Running respected jazz clubs like the Jazz Workshop and Scullers might be Fred Taylor’s foremost claim to fame, but it isn’t his only contribution to jazz. He’s also been a recording engineer. One of his efforts produced Jazz at Storyville, an album that played an important role in the early careers of Dave Brubeck and Paul Desmond.

Cover of Jazz at Storyville

Jazz at Storyville, Fantasy 3-8, 1953

Taylor was a student at Boston University in 1952, and had a jazz group in which he played drums. The pianist knew Brubeck from his army days, and raved about him. When Brubeck came to Storyville that October, Taylor lugged his reel-to-reel tape recorder to the club and obtained Brubeck’s permission to tape the session.

Boston was infamous in jazz circles for its “eight day week”—seven nights plus a Sunday matinee. The musicians’ union placed no restriction on the number of consecutive days a musician might work without a day off. That’s why the Brubeck Quartet was spending the afternoon of Sunday, October 12, at Storyville. However, bassist Wyatt “Bull” Ruther missed the first set, so Brubeck, Paul Desmond, and drummer Lloyd Davis played as a trio. (The unheralded Davis left Brubeck to join the percussion section of the San Francisco Symphony in 1954, where he remained until 1989.)

Taylor played his tape for the musicians, and they liked it. Brubeck took the tape to Fantasy, his record company, and they decided to release it. Fantasy paid  Taylor $150 for the tape. The Brubeck Quartet was back at Storyville in February 1953, and again Taylor brought in his tape recorder. And again Brubeck took the tape to Fantasy.

Fantasy packaged three tunes from the October 1952 session (“Over the Rainbow,” “You Go to My Head,” “Lady Be Good”) and one from February 1953 (“Tea for Two”) on a 10-inch LP, Jazz at Storyville, and released it in 1953. The next year Fantasy combined this music with additional tracks on a 12-inch LP (Fantasy 3-240) under the same title. Since then the music has been reissued innumerable times, in every format from LP to mp3.

The album was well received. John S. Wilson, in some of his earliest work for the New York Times, wrote in September 1953: “Both Brubeck and Desmond are uncommonly creative musicians whose playing abilities are, happily, sufficiently well developed to do justice to their frequently complex ideas. Each has an opportunity to give a full-dress display of these talents on this disk—Brubeck as he makes some fascinating investigations into new possibilities in that overplayed chestnut, Over the Rainbow, and Desmond, whose wispy, floating style seems to have an inner beat, on You Go to My Head.”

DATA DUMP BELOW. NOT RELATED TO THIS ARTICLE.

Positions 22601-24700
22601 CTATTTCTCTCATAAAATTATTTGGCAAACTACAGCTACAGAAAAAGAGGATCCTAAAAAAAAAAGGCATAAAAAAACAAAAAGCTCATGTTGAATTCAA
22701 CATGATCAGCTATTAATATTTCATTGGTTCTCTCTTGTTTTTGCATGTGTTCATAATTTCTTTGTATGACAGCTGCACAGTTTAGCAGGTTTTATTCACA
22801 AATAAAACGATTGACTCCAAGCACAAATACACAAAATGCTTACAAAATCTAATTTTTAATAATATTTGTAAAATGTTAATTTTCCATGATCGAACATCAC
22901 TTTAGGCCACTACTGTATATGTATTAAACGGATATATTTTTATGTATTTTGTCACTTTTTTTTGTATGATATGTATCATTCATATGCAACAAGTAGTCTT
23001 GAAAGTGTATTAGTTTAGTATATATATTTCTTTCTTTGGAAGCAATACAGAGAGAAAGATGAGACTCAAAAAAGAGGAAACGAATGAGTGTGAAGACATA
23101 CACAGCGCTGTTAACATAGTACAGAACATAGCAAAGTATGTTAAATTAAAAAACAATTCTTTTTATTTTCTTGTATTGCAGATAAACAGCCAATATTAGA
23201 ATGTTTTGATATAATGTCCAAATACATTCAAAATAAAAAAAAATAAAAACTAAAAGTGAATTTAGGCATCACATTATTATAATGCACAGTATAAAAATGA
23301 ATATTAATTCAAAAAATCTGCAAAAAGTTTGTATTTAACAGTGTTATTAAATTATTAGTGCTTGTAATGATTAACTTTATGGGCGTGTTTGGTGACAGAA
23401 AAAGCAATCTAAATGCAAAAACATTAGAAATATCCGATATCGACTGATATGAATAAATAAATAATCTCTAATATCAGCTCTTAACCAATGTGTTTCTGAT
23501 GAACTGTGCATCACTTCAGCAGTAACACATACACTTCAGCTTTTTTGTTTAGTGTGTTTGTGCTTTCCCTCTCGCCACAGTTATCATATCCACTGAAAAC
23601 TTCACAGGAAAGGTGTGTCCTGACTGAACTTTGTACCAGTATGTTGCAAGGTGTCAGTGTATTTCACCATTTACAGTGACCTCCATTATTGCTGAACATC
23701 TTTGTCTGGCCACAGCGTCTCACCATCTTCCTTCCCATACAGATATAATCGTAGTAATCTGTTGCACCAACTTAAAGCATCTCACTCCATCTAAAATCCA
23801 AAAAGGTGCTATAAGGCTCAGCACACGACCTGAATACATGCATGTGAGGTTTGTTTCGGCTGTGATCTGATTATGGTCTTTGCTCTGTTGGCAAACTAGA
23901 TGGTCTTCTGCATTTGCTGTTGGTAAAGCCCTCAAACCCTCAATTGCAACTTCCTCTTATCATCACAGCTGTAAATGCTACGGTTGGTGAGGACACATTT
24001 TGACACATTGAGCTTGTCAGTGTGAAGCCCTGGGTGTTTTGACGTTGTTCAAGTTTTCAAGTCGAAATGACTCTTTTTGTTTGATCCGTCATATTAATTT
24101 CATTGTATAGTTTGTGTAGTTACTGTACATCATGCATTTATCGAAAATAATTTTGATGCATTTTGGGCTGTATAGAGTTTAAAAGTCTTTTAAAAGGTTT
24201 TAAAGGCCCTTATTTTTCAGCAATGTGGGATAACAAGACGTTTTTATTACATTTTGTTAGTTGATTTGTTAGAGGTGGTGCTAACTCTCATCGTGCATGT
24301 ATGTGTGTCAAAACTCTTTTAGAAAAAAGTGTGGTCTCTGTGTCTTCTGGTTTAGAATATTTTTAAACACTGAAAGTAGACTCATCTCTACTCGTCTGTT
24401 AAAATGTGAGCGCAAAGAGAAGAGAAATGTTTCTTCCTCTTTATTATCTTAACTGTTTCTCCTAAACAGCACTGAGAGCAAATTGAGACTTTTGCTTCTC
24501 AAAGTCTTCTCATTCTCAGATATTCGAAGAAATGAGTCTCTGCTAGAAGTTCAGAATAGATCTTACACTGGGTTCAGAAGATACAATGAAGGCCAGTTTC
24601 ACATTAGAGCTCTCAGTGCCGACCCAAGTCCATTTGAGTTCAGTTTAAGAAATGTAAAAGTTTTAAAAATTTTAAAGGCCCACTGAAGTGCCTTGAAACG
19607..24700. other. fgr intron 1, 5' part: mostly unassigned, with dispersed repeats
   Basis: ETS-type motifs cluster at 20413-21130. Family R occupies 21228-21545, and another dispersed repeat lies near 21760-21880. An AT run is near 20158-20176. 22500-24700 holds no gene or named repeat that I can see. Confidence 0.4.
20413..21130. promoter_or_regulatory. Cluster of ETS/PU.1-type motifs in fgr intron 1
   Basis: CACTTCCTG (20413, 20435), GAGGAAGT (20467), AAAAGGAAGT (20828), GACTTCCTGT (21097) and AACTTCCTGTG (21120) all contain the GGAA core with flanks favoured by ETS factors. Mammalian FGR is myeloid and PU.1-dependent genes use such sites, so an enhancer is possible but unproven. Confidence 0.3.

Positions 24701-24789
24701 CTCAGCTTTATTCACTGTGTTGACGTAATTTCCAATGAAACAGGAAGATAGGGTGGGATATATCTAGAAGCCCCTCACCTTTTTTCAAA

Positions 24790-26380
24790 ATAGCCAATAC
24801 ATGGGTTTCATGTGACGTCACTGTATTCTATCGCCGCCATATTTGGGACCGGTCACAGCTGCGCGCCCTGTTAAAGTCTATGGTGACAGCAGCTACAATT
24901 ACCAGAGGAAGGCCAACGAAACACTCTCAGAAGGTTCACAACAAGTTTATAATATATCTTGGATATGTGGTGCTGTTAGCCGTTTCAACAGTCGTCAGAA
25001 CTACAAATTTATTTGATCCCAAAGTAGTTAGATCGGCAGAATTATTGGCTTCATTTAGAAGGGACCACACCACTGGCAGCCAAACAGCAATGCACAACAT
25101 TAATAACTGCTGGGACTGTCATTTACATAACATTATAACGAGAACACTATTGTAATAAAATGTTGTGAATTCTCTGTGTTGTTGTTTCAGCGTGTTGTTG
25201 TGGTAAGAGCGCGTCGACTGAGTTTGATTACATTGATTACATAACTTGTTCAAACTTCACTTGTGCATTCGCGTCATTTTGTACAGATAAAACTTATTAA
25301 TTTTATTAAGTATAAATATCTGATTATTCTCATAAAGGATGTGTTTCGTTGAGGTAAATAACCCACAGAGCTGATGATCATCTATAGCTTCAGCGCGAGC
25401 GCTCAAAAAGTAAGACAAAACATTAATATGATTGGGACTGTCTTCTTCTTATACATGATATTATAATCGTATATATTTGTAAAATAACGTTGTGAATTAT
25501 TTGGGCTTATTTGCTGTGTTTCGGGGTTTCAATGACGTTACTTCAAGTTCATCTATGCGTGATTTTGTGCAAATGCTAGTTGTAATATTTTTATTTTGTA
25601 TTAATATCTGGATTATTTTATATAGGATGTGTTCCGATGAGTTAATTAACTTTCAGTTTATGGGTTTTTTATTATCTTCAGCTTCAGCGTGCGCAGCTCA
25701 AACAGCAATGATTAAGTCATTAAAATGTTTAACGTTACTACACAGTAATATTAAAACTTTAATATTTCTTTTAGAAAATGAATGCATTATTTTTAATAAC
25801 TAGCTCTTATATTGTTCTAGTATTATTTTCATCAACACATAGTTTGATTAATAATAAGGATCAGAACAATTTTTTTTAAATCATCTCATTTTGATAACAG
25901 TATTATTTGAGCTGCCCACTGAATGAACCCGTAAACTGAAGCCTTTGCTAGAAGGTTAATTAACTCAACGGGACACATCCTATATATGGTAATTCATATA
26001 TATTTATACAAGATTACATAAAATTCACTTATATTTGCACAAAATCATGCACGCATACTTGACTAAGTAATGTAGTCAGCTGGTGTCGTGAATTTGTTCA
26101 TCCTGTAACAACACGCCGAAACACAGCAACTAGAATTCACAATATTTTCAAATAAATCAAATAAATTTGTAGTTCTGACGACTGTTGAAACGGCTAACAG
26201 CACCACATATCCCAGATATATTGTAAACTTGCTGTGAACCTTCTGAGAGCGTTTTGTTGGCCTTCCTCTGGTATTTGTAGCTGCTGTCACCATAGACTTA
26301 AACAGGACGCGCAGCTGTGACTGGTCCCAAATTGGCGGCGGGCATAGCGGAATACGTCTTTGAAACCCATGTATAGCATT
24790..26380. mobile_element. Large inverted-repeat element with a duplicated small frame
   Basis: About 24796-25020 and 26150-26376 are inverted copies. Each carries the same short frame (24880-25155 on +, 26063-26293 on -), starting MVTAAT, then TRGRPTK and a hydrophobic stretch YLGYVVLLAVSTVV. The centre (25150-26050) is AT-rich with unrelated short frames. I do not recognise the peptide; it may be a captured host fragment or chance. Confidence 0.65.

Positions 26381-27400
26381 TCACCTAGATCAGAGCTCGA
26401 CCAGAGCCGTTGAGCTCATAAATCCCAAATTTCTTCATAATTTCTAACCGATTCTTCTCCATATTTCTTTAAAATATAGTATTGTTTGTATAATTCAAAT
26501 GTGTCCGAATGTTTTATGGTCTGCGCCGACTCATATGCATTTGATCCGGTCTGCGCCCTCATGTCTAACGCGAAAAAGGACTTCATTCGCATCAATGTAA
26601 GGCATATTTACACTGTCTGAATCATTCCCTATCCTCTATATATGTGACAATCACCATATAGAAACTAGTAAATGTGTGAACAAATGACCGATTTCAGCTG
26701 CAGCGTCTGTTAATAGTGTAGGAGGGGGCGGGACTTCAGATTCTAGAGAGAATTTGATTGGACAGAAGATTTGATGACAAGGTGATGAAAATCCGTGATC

Partly on the strength of this album, the Brubeck group secured a contract with Columbia Records. In 1954, Columbia engineers recorded the quartet at Storyville yet again for that label’s own release, Dave Brubeck at Storyville: 1954 (CL-590).

In his liner notes for the Fantasy 10-inch LP, Nat Hentoff wrote: “Dave Brubeck, like most first-rate musicians, is hypercritical of his recorded work, but about this session he is uncharacteristically enthusiastic. Paul Desmond, in his non-vocal way, is equally pleased.”

Desmond, it turned out, was more than pleased. A year after Desmond’s death in 1977, Brubeck was on the program at one of Taylor’s concerts, and the two got to talking. Brubeck told Taylor that Desmond told him that his favorite recording was on Jazz at Storyville. In the interview in which Taylor revealed this, he couldn’t recall the name of the tune, he just remembered it was “the ballad.” Since there was only one ballad, “You Go to My Head,” that has to be the one. It is a tune that Desmond revisited in many settings over the years.

Here’s “You Go to My Head.” Sometimes it’s hard to tell what you’re hearing on YouTube, but I believe this is the version recorded at Storyville, October 12, 1952. Sure is pretty even if it isn’t.